Of owls and other things…

Almost every day, while I’m out on the back porch, I hear a diurnal owl hooting, and I feel a kinship of sorts with this daytime owl. He also calls out in the early hours of night and I’m relieved to hear another call back, but most of the time the poor, mixed up animal makes a ruckus calling out in the daytime, all alone, with no answer.

I’m a night owl, but the world operates on early birds, and I envy those admirable souls who happily rise at dawn and power through their mornings with one cup of tea or a protein bar.

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At the farm, I’ll sit out on the front porch, carrying a large mug of coffee, blinking at the bright sun. Somedays it might be ten o’clock, while other days noon approaches. I’m embarrassed to tell you that. I need lots of sleep, but I adore the night. I did the whole rise at dawn for twenty years. My children had to wake up at six, and I would go out for a quick three mile run while they showered. Later in the day, once I had gathered my wits about me, I’d think about taking a quick run because I hadn’t yet worked out.

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I completely forgot the morning run! Essentially, I was running while asleep. I’d go to bed by eleven, and volunteer at the school, helping children learn to read, and at nine in the morning, I was falling asleep to the drone of a lone voice making sense of the letters on a page. Madness! I don’t fit into this world. I tried for thirty years, and finally have succumbed to my natural clock. Just like that owl who loves the daytime.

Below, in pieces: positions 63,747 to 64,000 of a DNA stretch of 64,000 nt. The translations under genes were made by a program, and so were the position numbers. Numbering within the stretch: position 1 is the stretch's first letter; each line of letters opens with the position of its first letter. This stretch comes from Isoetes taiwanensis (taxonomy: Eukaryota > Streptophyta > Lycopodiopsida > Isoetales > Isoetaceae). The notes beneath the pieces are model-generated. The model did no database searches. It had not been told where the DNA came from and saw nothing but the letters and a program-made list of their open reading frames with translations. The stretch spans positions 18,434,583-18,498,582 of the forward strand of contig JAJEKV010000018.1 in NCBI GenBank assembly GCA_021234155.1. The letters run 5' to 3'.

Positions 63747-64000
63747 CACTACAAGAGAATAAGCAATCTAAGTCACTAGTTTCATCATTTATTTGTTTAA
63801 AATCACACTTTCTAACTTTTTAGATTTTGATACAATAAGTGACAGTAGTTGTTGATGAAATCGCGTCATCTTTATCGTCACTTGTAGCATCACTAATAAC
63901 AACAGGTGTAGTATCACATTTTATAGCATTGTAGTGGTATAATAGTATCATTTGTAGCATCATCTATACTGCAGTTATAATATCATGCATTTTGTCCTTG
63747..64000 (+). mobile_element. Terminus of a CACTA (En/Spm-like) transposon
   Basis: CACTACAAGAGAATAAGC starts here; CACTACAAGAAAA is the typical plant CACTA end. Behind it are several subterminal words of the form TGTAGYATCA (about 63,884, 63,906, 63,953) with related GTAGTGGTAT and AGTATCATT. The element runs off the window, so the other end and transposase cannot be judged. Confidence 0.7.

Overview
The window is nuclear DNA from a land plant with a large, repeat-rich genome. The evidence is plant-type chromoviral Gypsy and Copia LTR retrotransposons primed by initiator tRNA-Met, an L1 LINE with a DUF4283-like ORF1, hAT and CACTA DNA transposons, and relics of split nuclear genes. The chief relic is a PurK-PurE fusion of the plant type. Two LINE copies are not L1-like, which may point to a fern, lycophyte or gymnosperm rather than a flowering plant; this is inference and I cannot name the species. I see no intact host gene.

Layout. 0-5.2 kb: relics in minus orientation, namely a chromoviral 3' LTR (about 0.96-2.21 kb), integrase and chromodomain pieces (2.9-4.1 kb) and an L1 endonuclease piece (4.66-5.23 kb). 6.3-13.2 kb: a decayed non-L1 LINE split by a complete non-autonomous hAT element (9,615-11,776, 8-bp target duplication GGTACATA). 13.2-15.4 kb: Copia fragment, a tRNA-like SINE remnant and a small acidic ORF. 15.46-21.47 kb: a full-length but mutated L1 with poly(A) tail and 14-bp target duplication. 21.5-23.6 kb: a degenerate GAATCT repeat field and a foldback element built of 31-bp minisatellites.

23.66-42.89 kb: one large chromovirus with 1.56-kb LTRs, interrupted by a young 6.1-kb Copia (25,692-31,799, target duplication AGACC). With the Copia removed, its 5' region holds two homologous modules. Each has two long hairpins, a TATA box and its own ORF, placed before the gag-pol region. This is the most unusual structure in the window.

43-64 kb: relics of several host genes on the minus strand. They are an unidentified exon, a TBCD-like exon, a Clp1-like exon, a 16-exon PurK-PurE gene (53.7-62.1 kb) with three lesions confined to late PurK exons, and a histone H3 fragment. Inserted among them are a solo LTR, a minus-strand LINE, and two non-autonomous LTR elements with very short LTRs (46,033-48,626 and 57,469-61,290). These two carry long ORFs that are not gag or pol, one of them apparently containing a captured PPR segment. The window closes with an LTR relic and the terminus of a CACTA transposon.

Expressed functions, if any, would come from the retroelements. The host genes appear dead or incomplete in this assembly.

I wonder if he/she feels out of step and somewhat lonely. I know, these pics don’t fully explain my life. I love being at the farm, only I’m the last one to join it. And the flowers? Well, whenever I create a new bouquet, I like to gaze at the colors and profusion of colors as I wash the dishes. It’s a bit jumbled and wild, but it suits me.

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When I was ten years old, I’d go to bed rather late. I think my nocturnal mother sent me up by ten o’clock, but sleep didn’t find me easily. I’d gaze down through my window at the neighbors next door, still in their kitchen, talking to kids who hadn’t been sent to sleep. And at eleven I’d turn on my radio to listen to an hour of mystery stories. After that, I’d often wait well past midnight passed until I succumbed to sleep.

Trust me. I wished I could drop off into dreams when my head touched the soft pillow, but it didn’t. When the genetic testing indicated I had a gene for insomnia, I laughed at the doctor. I figured that one out years ago. I could try to be an early bird, but I never caught the worm. I was too busy swilling down shots of espresso.

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There. See that? A beautiful sunrise? No. the gloaming. The time when the sun has set but the light hangs in the sky, suspended for an hour in the summer. Almost daily I try to say good night to the sun. I’m trying to accept my place in the world. And what can this possibly have to do with happiness? Well, accepting who we are is essential. We must come to terms with ourselves, embracing the good parts and trying to do away with the bad. That’s responsible and noteworthy, right?